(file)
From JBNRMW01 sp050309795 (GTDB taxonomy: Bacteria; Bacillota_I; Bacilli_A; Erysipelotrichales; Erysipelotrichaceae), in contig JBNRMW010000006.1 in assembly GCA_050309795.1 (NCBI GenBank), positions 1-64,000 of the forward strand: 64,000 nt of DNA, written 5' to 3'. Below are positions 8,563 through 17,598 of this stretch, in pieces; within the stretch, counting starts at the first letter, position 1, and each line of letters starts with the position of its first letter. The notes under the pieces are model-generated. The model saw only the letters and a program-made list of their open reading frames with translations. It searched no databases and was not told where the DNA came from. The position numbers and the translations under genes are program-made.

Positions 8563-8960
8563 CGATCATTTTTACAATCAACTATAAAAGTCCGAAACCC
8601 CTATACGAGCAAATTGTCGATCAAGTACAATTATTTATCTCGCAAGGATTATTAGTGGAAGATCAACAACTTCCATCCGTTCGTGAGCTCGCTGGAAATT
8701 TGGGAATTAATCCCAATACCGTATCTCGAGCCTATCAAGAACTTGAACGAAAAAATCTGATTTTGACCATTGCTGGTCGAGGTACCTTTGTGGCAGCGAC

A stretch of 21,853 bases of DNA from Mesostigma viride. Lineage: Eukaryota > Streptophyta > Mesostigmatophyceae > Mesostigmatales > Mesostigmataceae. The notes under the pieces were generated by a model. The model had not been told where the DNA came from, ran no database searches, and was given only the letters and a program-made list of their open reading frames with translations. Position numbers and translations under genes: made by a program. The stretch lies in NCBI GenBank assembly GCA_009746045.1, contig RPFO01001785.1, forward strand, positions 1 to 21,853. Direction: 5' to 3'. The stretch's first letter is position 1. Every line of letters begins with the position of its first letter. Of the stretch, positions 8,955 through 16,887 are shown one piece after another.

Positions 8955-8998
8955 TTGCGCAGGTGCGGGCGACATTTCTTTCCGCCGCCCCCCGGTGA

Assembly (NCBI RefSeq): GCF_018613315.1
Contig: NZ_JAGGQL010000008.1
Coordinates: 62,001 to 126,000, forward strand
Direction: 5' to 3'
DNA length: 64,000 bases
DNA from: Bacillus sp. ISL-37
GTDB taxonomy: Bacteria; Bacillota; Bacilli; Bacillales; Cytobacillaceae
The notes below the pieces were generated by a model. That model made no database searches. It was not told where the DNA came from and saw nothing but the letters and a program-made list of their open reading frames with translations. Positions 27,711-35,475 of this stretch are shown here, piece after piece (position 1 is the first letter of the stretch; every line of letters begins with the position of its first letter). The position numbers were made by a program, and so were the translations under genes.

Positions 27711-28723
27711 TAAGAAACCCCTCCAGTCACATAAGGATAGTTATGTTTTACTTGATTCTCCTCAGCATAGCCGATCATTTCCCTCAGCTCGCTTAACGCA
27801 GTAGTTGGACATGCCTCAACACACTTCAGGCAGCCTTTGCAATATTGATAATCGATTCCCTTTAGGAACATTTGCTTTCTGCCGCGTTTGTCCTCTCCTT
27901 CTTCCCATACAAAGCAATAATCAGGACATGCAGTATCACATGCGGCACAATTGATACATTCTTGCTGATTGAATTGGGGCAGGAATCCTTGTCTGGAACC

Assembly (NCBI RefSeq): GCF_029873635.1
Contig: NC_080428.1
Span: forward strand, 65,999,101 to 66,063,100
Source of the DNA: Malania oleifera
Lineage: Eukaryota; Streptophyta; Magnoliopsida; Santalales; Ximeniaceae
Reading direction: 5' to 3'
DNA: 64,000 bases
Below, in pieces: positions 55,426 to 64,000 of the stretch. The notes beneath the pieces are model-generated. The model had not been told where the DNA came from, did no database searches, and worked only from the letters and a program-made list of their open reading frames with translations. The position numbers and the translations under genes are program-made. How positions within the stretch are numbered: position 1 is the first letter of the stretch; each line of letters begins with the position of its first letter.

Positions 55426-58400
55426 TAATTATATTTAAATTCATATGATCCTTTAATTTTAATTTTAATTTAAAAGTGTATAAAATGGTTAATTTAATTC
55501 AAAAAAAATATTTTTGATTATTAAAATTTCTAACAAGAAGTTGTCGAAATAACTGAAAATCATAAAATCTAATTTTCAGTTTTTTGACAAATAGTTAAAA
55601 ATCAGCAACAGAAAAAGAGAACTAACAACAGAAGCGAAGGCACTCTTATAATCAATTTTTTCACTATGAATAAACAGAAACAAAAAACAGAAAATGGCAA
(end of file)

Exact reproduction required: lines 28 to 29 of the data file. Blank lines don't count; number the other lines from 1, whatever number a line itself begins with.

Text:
Below, in pieces: positions 55,426 to 64,000 of the stretch. The notes beneath the pieces are model-generated. The model had not been told where the DNA came from, did no database searches, and worked only from the letters and a program-made list of their open reading frames with translations. The position numbers and the translations under genes are program-made. How positions within the stretch are numbered: position 1 is the first letter of the stretch; each line of letters begins with the position of its first letter.

Positions 55426-58400